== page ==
By Kristin Potterbusch, MPH
The Illustrated Case Study series contains two separate resources on topics critical to the future of integrated behavioral and physical health provision: chronic disease and trauma and sexual history as a vital sign. These drawn depictions of best practices and client experiences were created to offer an alternative learning pathway that would expand the ways we currently educate providers who function within integrated care settings (and beyond).
During 2020, the majority of upskilling options for health and affiliated health providers shifted towards virtual methods, such as webinars. Our team was interested in diversifying and challenging the norms around how virtual educational content was delivered. Graphic medicine is a frequently used modality within the health promotion branch of public health when there is a need to provide an accessible resource that would elicit patient/client behavior change and/or raise awareness about a health issue or concept. Those goals of behavior change and awareness raising aligned directly with the educational objectives we had for our audience of integrated health practitioners, therefore we selected graphic medicine as the modality we would utilize to diversify our offerings for a health care provider audience.
The topic areas chosen were selected carefully both to address current gaps in provider knowledge within the integrated care field and for the ability to translate to an illustrated format while still maintaining meaning for our audience- busy healthcare providers. Further, the work was influenced by principles involved in the practices of medical anthropology and lived experience storytelling. As such, the three narrators (Yael, Brandon and Judy) are resident subject matter experts at our organization who advised and offered composite experiences that translated into the core focus of the written “stories”.
Challenges that we faced included identifying the right artist, translating complex information into short easy to engage with dialogue, and discerning how to ensure our audience could and would access these resources. We interviewed numerous artists and were thrilled to welcome Kit Mills to our project team who came to us as referral from another similarly focused nonprofit. The bulk of time spent on development of the resources ended up being the writing and revision process, especially the exploration of what language could be cut by representing the concept instead through illustration. Finally, to overcome the difficultly of needing to explain both the concept and the content we changed the name of these resources to “Illustrated Case Studies”, relying on the more familiar term for our audience of “case studies” to present a more simplified and recognizable way to communicate about the resources.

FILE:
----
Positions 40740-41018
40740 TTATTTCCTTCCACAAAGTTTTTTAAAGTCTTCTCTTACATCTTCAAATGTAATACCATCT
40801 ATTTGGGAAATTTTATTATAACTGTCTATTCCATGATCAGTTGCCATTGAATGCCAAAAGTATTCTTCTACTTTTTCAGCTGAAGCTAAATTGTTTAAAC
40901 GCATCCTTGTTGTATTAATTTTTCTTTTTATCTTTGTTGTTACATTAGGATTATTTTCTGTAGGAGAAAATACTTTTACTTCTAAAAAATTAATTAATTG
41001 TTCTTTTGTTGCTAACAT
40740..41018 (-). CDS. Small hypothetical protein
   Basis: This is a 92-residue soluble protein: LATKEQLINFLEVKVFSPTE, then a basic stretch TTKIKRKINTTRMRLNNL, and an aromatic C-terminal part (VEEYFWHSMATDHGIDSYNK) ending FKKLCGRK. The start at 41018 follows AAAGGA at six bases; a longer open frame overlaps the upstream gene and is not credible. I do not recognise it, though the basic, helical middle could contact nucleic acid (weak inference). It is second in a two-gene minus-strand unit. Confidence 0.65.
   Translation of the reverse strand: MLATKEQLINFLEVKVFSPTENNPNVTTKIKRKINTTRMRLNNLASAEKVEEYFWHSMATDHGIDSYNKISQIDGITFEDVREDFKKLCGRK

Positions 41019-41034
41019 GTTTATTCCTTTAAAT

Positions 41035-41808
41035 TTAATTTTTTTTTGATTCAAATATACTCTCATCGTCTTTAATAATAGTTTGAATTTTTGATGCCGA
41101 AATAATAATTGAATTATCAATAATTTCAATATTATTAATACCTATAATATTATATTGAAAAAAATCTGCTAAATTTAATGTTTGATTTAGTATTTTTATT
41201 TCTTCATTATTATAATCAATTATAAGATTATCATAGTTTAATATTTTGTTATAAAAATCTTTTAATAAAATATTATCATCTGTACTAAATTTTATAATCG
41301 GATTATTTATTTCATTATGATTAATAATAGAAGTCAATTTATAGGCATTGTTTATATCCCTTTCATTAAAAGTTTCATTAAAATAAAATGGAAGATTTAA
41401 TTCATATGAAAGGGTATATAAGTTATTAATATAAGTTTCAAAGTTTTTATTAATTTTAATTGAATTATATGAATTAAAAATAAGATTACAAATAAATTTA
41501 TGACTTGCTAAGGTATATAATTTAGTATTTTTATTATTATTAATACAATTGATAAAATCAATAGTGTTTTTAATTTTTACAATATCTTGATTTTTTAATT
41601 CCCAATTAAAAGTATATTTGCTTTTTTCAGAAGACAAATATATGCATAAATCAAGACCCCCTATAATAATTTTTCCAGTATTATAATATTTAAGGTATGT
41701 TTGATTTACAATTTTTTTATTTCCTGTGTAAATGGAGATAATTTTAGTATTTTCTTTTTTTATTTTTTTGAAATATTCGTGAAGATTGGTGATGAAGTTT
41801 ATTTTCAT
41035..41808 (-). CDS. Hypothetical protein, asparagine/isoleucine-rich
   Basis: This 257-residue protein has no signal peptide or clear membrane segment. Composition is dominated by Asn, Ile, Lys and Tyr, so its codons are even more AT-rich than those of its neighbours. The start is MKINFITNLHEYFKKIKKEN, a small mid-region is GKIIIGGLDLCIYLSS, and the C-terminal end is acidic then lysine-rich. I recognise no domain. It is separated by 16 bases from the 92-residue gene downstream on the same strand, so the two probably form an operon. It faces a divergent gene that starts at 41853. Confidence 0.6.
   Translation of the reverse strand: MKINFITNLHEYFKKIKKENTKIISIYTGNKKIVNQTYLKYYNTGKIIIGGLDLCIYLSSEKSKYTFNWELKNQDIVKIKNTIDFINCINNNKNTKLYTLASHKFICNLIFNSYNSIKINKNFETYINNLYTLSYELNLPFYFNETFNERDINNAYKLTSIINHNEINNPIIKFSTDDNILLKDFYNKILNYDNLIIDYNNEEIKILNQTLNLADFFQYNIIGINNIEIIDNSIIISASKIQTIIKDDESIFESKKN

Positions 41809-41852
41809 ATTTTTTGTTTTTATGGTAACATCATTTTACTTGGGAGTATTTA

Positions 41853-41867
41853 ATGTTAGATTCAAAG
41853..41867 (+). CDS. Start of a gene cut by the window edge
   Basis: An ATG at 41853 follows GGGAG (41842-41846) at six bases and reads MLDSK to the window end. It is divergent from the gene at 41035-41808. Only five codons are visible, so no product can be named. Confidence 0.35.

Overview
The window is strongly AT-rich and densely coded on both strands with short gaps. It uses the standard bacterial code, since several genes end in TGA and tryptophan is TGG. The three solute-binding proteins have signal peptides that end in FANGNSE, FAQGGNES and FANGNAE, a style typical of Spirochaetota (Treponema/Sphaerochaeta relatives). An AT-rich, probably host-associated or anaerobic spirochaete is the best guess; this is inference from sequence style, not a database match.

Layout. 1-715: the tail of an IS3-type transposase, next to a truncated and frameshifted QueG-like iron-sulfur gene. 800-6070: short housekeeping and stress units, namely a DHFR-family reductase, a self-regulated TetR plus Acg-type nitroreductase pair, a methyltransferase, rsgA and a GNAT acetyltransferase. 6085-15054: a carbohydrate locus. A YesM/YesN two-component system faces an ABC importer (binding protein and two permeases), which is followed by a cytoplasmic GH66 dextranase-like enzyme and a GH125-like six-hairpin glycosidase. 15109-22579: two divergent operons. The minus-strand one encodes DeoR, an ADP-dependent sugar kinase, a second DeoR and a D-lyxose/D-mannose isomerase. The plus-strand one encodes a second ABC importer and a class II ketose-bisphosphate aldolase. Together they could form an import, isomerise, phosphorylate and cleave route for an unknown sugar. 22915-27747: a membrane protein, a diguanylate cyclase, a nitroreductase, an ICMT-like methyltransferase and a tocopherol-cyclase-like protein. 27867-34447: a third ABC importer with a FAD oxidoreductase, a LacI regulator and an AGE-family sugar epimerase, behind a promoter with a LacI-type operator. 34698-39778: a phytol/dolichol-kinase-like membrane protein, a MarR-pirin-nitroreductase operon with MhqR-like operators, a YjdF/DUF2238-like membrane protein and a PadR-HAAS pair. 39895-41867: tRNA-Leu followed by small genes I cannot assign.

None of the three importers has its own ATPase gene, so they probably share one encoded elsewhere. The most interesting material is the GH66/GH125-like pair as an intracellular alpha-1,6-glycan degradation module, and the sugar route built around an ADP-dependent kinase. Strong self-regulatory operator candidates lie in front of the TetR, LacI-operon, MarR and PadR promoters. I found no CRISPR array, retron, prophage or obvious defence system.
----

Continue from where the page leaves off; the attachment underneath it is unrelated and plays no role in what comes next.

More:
Our team worked collaboratively for around 6 months to create the final products. Members of our team core team included myself (Kristin Potterbusch, MPH), Chaim Shmulewitz, Andrew Philip, PhD and our artist Kit Mills. As believers in the benefits of group process and the value of team science we purposely tapped into a rotating group of experts to review and inform the work: Judy Lipshutz, MSW, RN, Yael S. Lipton, MPH, MCHES, Brandon A. Harrison, Henrietta Croswell, MPH, Kimberly Mirabella, CPC-A, PCMH CCE, and others at our funding partner organization. Except for our illustrator, all of the above listed individuals are members of our team at Primary Care Development Corporation (PCDC) which is a nonprofit focused on addressing a critical lack of access to primary care physicians and services in underserved communities. Funding for this specific work was received through a partnership with the federally funded Substance Abuse and Mental Health Services Administration (SAMHSA) Center of Excellence for Integrated Health Solutions.
The links to download the full resources are:
- Chronic Disease and Trauma – https://www.pcdc.org/resources/graphic-narrative-chronic-disease-and-trauma/
- Sexual History as a Vital Sign – https://www.pcdc.org/resources/graphic-narrative-sexual-history-as-a-vital-sign/
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